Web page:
Several downtown councillors are calling for more coordination on construction projects in the core in hopes of proactively boosting efficiency and road safety.
Two member motions are heading to council this week, and both cite the need for better planning given the high number of projects coming up, including at least 26 in the year ahead around downtown Yonge Street.
“When you have multiple contractors in an area, on all different schedules… there is a tendency to lose sight of what’s around you,” said Coun. Mike Layton, who seconded both motions.
One motion, from Coun. Kristyn Wong-Tam, focuses on the “unprecedented” level of growth around Yonge Street and the numerous projects happening to replace aging infrastructure, including watermains, TTC station upgrades, and streetscape improvements.
She recommends forming a monthly working group — featuring city staff and stakeholders like the TTC, developers, and local residents’ associations — to coordinate project planning and minimize traffic impacts on nearby roads.
Wong-Tam says, in part, it’s to make sure projects avoid delays, while reducing the chance street and sidewalk closures drag on.
“Just as when somebody is renovating a very large house, somebody is playing general contractor and project manager to make sure everything gets done in a timely fashion,” she said.
A second motion from Coun. Joe Cressy notes a variety of capital construction projects are also slated for the area around Bathurst Street and Wellington Street West, including the installation of traffic control signals, and similarly calls for more coordination and exploration of ways to improve safety.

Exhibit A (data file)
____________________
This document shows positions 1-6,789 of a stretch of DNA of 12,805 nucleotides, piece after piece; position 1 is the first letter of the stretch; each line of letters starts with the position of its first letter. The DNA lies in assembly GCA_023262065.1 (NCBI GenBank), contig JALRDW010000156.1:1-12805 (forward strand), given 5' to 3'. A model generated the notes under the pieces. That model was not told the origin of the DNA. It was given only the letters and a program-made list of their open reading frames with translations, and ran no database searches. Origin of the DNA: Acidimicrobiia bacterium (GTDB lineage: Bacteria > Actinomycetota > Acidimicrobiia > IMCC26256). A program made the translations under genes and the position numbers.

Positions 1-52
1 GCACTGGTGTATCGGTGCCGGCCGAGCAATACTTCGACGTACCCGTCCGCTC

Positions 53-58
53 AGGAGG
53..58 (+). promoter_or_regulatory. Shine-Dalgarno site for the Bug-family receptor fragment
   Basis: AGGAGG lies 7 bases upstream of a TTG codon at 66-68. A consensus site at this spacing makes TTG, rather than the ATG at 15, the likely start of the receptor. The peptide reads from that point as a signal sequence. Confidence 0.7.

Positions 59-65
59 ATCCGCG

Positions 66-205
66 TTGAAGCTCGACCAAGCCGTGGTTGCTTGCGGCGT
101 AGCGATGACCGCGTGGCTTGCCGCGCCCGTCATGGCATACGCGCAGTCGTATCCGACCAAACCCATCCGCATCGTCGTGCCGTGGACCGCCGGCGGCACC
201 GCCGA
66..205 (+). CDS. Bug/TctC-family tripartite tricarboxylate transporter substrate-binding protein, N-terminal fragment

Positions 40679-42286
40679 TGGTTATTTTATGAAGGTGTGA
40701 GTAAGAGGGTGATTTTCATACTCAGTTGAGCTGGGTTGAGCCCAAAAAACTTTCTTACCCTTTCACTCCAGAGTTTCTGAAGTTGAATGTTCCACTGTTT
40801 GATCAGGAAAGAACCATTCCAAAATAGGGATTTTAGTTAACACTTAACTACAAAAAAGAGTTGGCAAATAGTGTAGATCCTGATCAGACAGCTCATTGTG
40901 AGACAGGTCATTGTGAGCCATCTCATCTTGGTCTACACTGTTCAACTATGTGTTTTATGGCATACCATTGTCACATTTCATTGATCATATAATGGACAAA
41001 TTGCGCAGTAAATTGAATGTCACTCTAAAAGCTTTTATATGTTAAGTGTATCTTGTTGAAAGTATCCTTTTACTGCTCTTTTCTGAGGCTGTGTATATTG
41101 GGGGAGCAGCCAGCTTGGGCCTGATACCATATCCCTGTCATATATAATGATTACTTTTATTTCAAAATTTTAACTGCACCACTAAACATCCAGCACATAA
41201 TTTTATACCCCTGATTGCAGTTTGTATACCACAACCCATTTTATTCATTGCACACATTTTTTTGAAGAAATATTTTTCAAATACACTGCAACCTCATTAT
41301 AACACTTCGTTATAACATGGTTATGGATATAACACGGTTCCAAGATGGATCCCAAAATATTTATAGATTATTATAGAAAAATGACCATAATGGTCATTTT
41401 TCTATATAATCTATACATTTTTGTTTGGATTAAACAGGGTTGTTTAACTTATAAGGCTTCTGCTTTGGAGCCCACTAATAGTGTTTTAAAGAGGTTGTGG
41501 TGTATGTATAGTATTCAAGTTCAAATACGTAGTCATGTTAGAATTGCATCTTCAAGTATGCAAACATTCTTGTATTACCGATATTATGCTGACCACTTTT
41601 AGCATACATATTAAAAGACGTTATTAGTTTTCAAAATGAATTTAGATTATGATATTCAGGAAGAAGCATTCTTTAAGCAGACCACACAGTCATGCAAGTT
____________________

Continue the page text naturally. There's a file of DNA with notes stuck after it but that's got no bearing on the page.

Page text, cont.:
‘Step in the right direction,’ says advocate
The push comes amid growing concern over the connection between construction-related traffic and safety for road users.
Earlier this year in midtown, a 54-year-old woman died after being hit by a cement truck, prompting concerns over heavy construction traffic in the area, particularly large trucks travelling through side streets frequented by seniors and school-aged children.
Previous CBC Toronto reporting has also shed light on the potential dangers posed by construction work to passersby, with provincial data showing there were dozens of reported injuries among non-workers — which could include pedestrians, cyclists or drivers — near more than 700 construction zones across the city over the last five years.
Last year alone, at least 15 incidents were reported, which marked the highest injury count in that time frame.
“Construction scenes are pretty chaotic,” said Kevin Rupasinghe, campaigns manager for advocacy group CycleTO.
He praised the councillors’ push for more coordination as a way to bring up issues that are often “ignored.” But, he said, road safety advocates should be part of the process as well, along with a greater push for accountability from developers.
“It’s certainly a step in the right direction,” he added.
Wong-Tam agreed it’s just a step, and said councillors shouldn’t be forced to take a piecemeal approach.
“We should not have to move these motions to ask staff to coordinate this,” she said. “There should be a division in the city that takes a look at this active coordination and then communicates with everybody.”
The bottom line, Layton said, is that while a variety of companies and contractors are involved in construction work throughout the downtown core, it’s the city that should be looking at the bigger picture.
“We can make sure the right people are at the table,” he said.